Iran's chief nuclear negotiator Saeed Jalili (R) poses with European Union's foreign policy chief Catherine Ashton (L) before a meeting in the Iraqi capital Baghdad on May 23, 2012
May 25th, 2012
01:12 PM ET

Higher-level traces of uranium found in Iran

By Joe Sterling

Inspectors found a high level of enriched uranium in Iran, a U.N. report said Friday, as world powers attempt to work to stop the country from developing the capacity for nuclear weapons.

The U.N.'s International Atomic Energy Agency asked Iran this month to explain the presence of particles of enrichment levels of up to 27%, found in an analysis of environmental samples taken in February at the Fordo fuel enrichment plant near the city of Qom.

The previous highest level had been 20%, typically used for hospital isotopes and research reactors, but is also seen as a shortcut toward the 90% enrichment required to build nuclear weapons.

Iran said in response that the production of such particles "above the target value" may happen for "technical reasons beyond the operator's control." The IAEA said it is "assessing Iran's explanation and has requested further details."
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Filed under: IAEA • Iran • Nuclear
May 25th, 2012
02:00 AM ET

Inside Jordan, worries about Iran and Syria

Editor's note: CNN's Barbara Starr is covering the Eager Lion military exercise in Jordan. Read all her reporting here.

By Barbara Starr

The tiny nation of Jordan may be one of the most important U.S. allies in the Middle East, but these days trouble is brewing from growing al Qaeda threats in the region.

In several days of talking here with senior U.S. military, diplomatic and Jordanian officials, the word most often heard is "instability." What worries Jordan is that regional stability could be shaken even more by unrest in neighboring Syria and also by Iran's nuclear intentions.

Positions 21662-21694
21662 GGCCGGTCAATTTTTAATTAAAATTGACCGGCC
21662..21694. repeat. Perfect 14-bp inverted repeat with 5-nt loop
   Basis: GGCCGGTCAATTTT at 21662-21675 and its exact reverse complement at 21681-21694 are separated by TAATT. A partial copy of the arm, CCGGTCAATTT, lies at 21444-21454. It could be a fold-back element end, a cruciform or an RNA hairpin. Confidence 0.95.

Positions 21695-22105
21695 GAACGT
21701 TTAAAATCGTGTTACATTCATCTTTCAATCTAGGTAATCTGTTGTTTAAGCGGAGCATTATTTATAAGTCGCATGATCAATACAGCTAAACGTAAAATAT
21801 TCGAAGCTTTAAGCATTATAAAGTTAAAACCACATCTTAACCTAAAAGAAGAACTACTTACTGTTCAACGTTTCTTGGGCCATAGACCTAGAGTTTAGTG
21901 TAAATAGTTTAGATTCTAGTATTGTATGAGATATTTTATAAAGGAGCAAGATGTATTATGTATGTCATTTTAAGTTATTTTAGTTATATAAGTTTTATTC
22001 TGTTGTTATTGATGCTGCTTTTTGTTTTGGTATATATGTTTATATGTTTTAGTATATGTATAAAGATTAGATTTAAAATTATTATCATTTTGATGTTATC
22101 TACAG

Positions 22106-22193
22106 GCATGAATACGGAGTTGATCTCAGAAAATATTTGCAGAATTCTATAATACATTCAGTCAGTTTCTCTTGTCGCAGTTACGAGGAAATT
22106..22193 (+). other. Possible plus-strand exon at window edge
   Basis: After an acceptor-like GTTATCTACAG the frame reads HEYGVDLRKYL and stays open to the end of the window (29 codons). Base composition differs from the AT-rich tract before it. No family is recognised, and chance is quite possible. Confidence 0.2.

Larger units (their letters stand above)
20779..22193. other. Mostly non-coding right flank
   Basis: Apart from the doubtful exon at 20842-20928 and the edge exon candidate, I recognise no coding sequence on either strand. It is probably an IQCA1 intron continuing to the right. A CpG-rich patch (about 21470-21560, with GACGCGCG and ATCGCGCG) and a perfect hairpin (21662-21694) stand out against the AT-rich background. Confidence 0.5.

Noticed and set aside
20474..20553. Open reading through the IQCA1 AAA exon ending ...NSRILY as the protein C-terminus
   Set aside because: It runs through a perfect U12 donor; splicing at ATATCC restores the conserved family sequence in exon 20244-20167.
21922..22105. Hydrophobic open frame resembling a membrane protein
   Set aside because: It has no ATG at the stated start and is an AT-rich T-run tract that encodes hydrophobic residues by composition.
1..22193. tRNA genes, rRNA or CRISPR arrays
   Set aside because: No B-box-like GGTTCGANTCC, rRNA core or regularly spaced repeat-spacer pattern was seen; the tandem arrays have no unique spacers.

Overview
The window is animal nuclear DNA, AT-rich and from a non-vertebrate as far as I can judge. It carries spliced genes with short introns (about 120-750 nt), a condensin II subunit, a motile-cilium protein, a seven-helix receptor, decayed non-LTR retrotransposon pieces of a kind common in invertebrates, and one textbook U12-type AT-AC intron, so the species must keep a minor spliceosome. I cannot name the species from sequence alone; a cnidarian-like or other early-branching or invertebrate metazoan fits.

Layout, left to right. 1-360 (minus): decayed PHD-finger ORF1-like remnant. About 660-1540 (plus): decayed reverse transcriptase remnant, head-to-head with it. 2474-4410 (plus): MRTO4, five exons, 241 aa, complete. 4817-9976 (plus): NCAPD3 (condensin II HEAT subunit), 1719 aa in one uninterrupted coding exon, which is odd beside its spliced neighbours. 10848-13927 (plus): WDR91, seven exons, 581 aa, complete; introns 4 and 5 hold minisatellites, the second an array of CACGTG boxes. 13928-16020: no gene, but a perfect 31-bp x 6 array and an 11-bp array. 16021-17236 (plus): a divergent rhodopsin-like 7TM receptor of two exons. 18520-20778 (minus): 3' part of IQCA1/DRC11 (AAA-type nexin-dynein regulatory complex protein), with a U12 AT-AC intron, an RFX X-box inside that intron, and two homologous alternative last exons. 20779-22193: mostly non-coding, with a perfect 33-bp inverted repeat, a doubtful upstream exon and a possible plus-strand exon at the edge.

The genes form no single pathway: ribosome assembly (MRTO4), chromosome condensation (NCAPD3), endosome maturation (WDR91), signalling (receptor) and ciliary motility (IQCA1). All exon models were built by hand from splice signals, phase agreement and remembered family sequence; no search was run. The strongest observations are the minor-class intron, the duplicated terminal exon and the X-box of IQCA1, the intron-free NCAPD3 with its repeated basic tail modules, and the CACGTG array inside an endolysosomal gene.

And the Syria and Iran problems increasingly may be linked.

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A spy by luck: the case file on CIA's Jeanne Tisinger
CIA Chief Information Officer Jeanne Tisinger
May 25th, 2012
02:00 AM ET

A spy by luck: the case file on CIA's Jeanne Tisinger

Editor's note: In the Security Clearance "Case File" series, CNN national security producers profile key members of the intelligence community. As part of the series, Security Clearance is focusing on the roles women play in the U.S. intelligence community

By Pam Benson

You don't really expect to simply fall into the spy business, but for Jeanne Tisinger, that's pretty much how it happened.

She was a business major at George Mason University, looking for some experience in her field while continuing her studies. She joined the college's work-study program and, much to her amazement, her first interview was with the Central Intelligence Agency.

"I was surprised they were even hiring co-op students," she says. "Why would they want a college kid to come into their version of campus? I wasn't sure what they were going to do with me. Then there was, of course, a part of me that was. wow, the mystique of the CIA - what better place to start. It was just kind of a bit of a wide-eyed wonder."

That was nearly three decades ago.

"I'm the classic story of sometimes it's better to be lucky than good," Tisinger says.